Carole J. Salomon

Senior Vice-President, Marketing,Purolator CourierCarole Salomon entered the marketing world in 1968 as a marketing analyst for Canadian Industries.In 1971, Salomon moved to Montreal Trust, where she spent four years in marketing research and two years as marketing manager on pension funds.In...

Senior Vice-President, Marketing,

Purolator Courier

Carole Salomon entered the marketing world in 1968 as a marketing analyst for Canadian Industries.

In 1971, Salomon moved to Montreal Trust, where she spent four years in marketing research and two years as marketing manager on pension funds.

In 1977, she joined Nabisco Brands (then known as Standard Brands), assuming the position of manager of marketing research, Lowney/Moirs division.

Salomon, who has a Bachelor of Arts and a Master in Business Administration from McGill University and sits on several corporate boards, rose rapidly through the ranks at Nabisco.

She became manager of marketing services in 1978, director of marketing and business development in 1980 and vice-president of marketing and business development, Lowney/ Moirs division in 1982.

In 1984, Nabisco named her vice-president of marketing, confectionery group.

Ronalds Printing hired her away three years later to assume the post of vice-president of marketing and national sales.

In June 1989, Salomon took on her current role as senior vice-president, marketing for Purolator Courier.

- Spearheaded the development of Purolator’s current ad campaign which has galvanized the field force and won industry praise.

- Launched two successful Nabisco Brands products, Ovation sticks and Oh Henry Ice Cream Bar.

We asked:

Q. Are you a believer in marketing by science or by gut feel?

A. ‘Both. My research background has taught me that rigorous analysis and planning are fundamental to marketing success. However, timing often dictates the need for the intuitive decision in order to gain a competitive edge.’

Q. Was there a significant turning point in your career?

A. ‘Yes – when I went from a staff role to a line function role with full p&l responsibility.’

Q. Who or what influenced you the most in your marketing career?

A. ‘My husband, David, has had the greatest influence in my career. In addition to providing encouragement and support, his dry sense of humor helps me avoid taking myself too seriously.’

Q. What is your favorite marketing campaign (not including campaigns with which you have been involved)?

A. ‘The campaign that is my all-time favorite is the development of `Mr. Christie’ and the signature `Mr. Christie – you make good cookies.’ On trucks, signage and in tv advertising, it communicates quality in a warm, believable manner that has to be as motivating for Christie employees as it is for consumers. It also works as well in French as it does in English.’

Q. What is your favorite ad (not including ads with which you have been involved)?

A. ‘I have many favorites, but the one that comes to mind is the outdoor board for Evian, created by Harrod & Mirlin. It’s called `Wanda’ and shows a fish jumping from a goldfish bowl into a glass of Evian. Instant, simple communication with a single word of copy.’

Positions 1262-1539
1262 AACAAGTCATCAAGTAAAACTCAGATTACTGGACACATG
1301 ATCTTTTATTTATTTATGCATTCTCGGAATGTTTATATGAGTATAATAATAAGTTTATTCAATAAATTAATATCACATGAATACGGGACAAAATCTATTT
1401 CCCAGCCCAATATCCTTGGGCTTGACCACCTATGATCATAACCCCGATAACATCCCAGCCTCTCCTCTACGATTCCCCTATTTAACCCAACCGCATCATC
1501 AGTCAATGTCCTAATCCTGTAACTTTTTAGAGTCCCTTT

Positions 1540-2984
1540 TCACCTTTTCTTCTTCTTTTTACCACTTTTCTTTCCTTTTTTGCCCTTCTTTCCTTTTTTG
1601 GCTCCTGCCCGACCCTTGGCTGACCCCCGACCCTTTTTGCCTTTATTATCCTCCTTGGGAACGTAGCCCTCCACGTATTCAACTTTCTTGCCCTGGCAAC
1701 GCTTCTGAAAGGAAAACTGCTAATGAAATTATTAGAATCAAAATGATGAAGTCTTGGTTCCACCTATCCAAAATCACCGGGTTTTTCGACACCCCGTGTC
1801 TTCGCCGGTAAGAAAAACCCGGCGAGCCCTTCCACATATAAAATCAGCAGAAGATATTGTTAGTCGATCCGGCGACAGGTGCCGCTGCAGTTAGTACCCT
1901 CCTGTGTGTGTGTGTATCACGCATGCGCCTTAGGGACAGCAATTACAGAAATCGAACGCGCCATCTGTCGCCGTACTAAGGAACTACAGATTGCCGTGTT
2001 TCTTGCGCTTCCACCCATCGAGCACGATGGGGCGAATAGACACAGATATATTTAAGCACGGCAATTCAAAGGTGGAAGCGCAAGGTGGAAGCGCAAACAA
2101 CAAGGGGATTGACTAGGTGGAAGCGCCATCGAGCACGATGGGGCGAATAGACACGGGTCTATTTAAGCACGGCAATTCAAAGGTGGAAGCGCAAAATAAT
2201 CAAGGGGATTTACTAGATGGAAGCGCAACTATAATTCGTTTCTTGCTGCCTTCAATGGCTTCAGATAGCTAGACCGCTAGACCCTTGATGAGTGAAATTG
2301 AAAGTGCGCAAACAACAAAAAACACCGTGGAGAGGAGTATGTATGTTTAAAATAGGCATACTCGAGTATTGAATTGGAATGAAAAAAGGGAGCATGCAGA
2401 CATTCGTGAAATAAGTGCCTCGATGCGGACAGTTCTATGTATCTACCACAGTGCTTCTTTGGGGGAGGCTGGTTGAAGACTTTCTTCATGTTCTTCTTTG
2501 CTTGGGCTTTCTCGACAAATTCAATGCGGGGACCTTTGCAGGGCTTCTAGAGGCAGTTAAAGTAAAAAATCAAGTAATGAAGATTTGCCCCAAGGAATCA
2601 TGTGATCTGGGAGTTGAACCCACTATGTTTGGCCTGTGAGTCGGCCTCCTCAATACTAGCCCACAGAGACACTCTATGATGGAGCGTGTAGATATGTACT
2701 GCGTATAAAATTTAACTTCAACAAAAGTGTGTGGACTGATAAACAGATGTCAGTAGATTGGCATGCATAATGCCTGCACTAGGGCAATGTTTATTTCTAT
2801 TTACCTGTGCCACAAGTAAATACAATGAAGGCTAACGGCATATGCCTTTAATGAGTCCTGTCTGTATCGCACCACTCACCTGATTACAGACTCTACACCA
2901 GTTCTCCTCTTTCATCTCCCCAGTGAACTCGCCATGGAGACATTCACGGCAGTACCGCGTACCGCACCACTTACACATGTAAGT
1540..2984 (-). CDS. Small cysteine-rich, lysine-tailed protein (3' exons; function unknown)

Q. What do you do in your spare time?

A. ‘Skiing in the winter and golf in the summer. I enjoy spending my free time with my family.’

Q. What is the most recent book you’ve read?

A. ‘`The Popcorn Report,’ by Faith Popcorn.’

Q. What book influenced you the most?

A. ‘`Gallic Wars,’ by Julius Caesar.’

Q. What do you love most about the marketing business?

A. ‘The excitement for me lies in leveraging all parts of the organization to build brand equity. Seeing the results in terms of volume, revenue and share gains is what motivates me the most.’

creative/strategic sense

‘She is a bright, astute, capable individual, someone who is capable of entertaining a wide variety of strategies.’

‘Carole’s strength is strategic consistency across all the marketing vehicles.’

‘Carole can be extremely rational and precise, yet she will still be open to the emotional ingredient.’

‘She has helped move Purolator into having products that manifest a sense of promise, rather than being simply fluffy and corporate.’

‘Carole is fixated on service. She has to be because people will change courier companies tomorrow if the service is poor.’

management skills

‘Carole puts a lot of emphasis on staff communications. She is very keen that they be involved in the marketing, that they be aware of what is coming down the pipe. She sees them as salespeople, as part of the marketing force.’

‘Meetings with Carole are disciplined, but there are lots of opportunities for different points of view to be discussed. They aren’t free-for-alls, but they aren’t gagged either.’

‘The last thing Carole wants around her is a bunch of `Yes’ people.’

‘When people put a lot of time in a project, she lets them know she appreciates it.’

‘She knows how to handle herself in the executive suite. She understands the way things get done in the corporate culture.’

competitive instincts

‘Carole has the absolutely singular purpose of developing high-quality, sound strategies.’

‘She’s a scrapper. She will push and push and push until she gets the very best results. She is certainly not a nine-to-five marketer.’

‘She’s very bright, very astute and she’s not afraid to jump right in. She’s a very progressive person both in marketing and in her career.’

corporate vision

‘Carole’s packaged-goods background brought disciplined marketing to Purolator’s formerly operations-oriented business.’

‘Carole has the capacity to be a chief operating officer or a chief executive officer. Whether that will be the case with Purolator, I don’t know.’

‘I think Carole’s next step is to a presidency. I don’t know where that will be, but I could see her in a smaller organization that needs a good strong marketing thrust.’

Next issue: Drew Dority, product manager, microwaves, Sharp Electronics of Canada).